Plant Closest: Echeviera miranda
During the growing period, thoroughly water the soil every ten to fourteen days, allowing the soil to dry out in between. Winterising an Echeviera is essential to maintain good health; keep the plant 'ticking over' by reducing the number of irrigations to every three weeks and avoid over-fertilisation. One word of advice is never allow excess moisture to settle either in the actual crown of the plant or underneath the pot, as both will cause southern blight or even heart rot. It's recommended to irrigate an Echeviera using the bottom-up method; place the plant into a saucer and fill until the bottom 30% is submerged. After several minutes, shake the pot gently to remove an excess moisture and place back into its original location. Under-watering symptoms include drooping leaves, stunted growth, and sunken leaves; these can be a range of different issues, including forgetfulness, too much sunlight, or the plant being pot-bound. Over-watering symptoms include root rot, a rotting base, or sudden plant death. Echeviera must receive sufficient light levels (at least one hour of direct sunlight a day) to counteract the chance of root rot. For more severe cases, hit the link below to learn about how to address root rot.
This is not a factor; however, if the Echeviera is situated indoors, a quick hose down from time to time will reduce the number of dust particles covering its leaves.
An hour of direct sunlight is a must; shady locations could lead to diseases associated with over-watering due to the lengthened time in which the soil takes to fully dry out. The frequencies of irrigations solely rely on the amount of sunlight is received; if it begins to develop a discoloured white crown, this is typically down to too little light. Newly-propagated 'pups' must not receive intense sunlight as their insufficient root systems will not soak up enough moisture to survive the harsh rays.
Feed monthly all year round using either Cactus or Houseplant Feed. Do not directly apply 'ready to pour' fertilisers into the soil without a pre-wash, as this will lead to burning roots and yellowed leaves.
Over-watering is the biggest issue when it comes to an Echeviera. Typical signs of this include brown leaves with soft spots on the underside of the leaves, basal/crown rot or a collapsed stem. Not only will you have to be mindful of root rot, have a think about which plant parts to keep dry. The soil must have periods of droughts to replicate the habitats of semi-deserts of both Americas, as well as limiting the chance of root rot. Its central crown must remain dry at all times to prevent the development of basal rot. Avoid waterlogging; there's no point fulfilling 'drenches in between droughts' if the base of the pot is submerged, as root rot will arise. For any more information about over-watering related issues, be sure to click on this link.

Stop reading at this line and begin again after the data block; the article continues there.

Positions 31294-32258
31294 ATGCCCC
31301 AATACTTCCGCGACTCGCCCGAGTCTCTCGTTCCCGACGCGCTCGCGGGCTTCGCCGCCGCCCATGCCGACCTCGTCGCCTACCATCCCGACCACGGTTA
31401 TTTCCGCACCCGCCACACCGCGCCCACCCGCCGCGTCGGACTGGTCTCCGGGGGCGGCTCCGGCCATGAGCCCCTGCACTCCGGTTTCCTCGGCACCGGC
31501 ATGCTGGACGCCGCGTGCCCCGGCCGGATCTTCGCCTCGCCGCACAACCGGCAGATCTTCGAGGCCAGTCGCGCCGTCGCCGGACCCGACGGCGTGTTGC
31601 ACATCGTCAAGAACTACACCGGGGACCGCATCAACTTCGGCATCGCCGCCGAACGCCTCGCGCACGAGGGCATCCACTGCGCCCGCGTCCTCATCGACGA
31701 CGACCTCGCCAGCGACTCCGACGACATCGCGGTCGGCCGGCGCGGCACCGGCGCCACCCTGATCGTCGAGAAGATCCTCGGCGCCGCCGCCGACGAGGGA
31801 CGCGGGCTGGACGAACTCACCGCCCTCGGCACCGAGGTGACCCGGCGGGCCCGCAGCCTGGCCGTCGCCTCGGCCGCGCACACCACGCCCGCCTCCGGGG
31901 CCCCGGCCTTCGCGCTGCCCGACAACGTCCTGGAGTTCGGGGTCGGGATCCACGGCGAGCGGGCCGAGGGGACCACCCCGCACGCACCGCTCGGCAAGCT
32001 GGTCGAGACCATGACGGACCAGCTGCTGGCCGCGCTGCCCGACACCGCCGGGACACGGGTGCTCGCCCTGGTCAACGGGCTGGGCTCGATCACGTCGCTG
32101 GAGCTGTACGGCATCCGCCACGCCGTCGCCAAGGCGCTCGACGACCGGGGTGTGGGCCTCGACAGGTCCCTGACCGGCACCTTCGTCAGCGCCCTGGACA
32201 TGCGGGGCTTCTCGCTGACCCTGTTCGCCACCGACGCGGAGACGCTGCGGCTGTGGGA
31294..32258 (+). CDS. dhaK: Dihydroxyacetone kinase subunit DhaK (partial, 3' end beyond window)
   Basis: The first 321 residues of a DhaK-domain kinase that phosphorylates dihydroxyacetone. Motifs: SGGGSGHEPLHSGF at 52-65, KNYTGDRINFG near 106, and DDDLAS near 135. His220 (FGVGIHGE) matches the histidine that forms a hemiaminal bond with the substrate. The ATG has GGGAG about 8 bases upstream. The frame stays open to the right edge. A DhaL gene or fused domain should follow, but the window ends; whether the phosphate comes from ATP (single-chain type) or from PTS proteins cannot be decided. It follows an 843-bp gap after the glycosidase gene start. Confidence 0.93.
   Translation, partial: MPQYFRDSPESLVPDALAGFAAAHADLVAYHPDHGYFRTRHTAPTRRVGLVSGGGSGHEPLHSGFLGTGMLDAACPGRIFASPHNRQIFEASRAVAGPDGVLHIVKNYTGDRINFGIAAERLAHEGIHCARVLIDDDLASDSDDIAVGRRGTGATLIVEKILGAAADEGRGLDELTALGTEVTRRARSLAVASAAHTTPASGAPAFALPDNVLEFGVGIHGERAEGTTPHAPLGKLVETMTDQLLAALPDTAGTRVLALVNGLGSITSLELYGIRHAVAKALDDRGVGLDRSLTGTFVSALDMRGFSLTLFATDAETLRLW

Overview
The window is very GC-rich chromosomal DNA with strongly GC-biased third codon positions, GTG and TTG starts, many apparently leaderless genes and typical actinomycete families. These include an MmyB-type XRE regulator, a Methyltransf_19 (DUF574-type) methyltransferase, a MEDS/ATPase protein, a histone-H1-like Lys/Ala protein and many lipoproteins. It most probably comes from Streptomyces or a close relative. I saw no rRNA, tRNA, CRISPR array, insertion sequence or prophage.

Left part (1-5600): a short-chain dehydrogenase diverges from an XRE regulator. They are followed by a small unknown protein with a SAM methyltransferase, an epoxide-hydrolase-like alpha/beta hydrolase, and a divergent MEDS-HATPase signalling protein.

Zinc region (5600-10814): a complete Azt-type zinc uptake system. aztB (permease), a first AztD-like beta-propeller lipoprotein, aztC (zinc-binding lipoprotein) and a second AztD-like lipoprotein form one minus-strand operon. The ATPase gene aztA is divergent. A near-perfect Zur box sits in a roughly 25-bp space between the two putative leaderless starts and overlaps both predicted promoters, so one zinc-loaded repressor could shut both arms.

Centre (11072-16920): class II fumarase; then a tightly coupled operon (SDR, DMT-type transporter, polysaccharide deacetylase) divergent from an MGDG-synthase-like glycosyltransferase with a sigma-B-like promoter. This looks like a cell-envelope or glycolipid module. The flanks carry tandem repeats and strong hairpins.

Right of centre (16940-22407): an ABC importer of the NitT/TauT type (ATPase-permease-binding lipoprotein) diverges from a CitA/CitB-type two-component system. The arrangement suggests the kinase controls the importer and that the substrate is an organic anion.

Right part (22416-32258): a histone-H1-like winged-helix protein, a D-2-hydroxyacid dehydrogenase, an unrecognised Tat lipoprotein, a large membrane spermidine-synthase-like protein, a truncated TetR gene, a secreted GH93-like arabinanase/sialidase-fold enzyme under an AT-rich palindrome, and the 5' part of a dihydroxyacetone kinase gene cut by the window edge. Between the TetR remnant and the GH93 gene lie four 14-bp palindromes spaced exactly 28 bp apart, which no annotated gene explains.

A pale central crown and elongated growth are typical signs of too little light. As Echeviera originate in semi-desert locations around the Americas, replicate this by offering at least an hour of direct sunlight, as failure to do so will cause elongated growth and pale crowns.
Alternatively, too much sunlight will lead to sun scorch, with typical signs including browning or crispy leaves, dry leaf-edges, sunken leaves, stunted growth and 'pup' death. Although too little light will cause over-watering issues, too much sunlight will negatively affect the plant as well. A location that offers 1 - 4hrs of sunlight a day brings the optimum growth for an Echeviera. If it has fallen short of this issue, reduce the amount of sunlight considerably and always be mindful of environmental shock (when too locations offer too different growing conditions). Remove some of the affected leaves and increase irrigations slightly.
Over-supplementing an Echeviera will bring nothing but grief in the likes of yellowing leaves and weak, dramatic growth. Although a monthly feed is an excellent way to promote healthy, vigorous growth, dry soil and sharp chemicals from the feeds will quickly lead to the burning of roots. The advice for this issue is to pre-moisten the soil beforehand; not only will this remove the chemical-edge found in fertilisers, but it will also adversely remove the chance of root burns.
Established specimens (2yrs +) will easily bloom during the spring if its previous dormancy period has been served well in the winter. As ukhouseplants been challenged many times on this subject, we've created an acronym to help you through this process - SHORT. The combination of drying soil, cooler temperatures and dark nights will contribute to better flowers in the following season. The following steps must be taken from autumn to winter, to provide the best possible dormancy period.
Provide a few hours of winter sunlight, avoiding dark locations as this will significantly reduce the chance of flowers. An ideal room would be in a semi-heated conservatory or a south-facing window.
Reduce waters so that the soil becomes fully dry for two weeks, for the prevention of root rot and to replicate its dormancy period.
One or two feeds with a Cactus & Succulent fertiliser is all that is needed for supplementation, as too nutritious soil will reduce the chance of buds.
This one is a reminder to reduce everything - especially the temperature.